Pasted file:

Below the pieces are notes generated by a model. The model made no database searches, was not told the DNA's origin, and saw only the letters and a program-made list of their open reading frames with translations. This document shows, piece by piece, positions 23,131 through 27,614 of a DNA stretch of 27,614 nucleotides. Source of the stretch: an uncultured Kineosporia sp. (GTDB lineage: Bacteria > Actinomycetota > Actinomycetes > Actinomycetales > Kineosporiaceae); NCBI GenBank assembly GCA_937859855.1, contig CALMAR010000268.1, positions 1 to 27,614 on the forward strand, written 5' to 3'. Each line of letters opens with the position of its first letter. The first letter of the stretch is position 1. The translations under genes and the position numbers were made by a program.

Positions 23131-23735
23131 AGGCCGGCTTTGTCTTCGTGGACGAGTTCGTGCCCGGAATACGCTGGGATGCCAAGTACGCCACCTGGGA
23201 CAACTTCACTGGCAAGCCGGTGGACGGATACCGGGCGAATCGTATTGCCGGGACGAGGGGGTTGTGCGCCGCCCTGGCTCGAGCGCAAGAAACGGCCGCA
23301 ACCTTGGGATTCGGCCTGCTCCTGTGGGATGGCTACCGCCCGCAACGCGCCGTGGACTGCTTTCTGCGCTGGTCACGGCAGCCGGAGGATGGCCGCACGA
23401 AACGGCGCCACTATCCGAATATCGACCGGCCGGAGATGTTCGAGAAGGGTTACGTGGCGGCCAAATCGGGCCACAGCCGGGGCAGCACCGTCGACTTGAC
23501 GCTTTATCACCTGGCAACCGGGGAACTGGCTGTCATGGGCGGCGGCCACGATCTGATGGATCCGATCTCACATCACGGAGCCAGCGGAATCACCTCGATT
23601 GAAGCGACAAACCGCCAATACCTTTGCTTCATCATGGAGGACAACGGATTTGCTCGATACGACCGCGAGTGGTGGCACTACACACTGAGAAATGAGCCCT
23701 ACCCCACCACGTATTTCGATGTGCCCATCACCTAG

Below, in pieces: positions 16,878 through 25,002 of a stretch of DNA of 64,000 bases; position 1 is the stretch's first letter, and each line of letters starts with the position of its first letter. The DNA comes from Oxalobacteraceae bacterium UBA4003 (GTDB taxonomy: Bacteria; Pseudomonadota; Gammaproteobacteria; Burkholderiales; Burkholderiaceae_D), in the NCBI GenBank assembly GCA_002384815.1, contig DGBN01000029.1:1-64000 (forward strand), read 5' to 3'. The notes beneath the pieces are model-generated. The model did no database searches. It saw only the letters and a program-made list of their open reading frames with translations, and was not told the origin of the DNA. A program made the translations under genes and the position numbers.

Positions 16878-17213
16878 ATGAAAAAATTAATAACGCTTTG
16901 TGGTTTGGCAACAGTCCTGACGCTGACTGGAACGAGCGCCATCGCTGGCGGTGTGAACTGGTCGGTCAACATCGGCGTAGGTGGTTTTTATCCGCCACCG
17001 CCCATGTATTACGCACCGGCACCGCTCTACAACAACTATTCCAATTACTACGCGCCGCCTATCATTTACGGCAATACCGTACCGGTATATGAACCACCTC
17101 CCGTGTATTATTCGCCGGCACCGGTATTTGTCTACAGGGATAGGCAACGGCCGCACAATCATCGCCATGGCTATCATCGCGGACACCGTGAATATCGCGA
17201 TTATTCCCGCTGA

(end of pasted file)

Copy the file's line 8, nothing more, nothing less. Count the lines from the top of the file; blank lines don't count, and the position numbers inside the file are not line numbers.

23601 GAAGCGACAAACCGCCAATACCTTTGCTTCATCATGGAGGACAACGGATTTGCTCGATACGACCGCGAGTGGTGGCACTACACACTGAGAAATGAGCCCT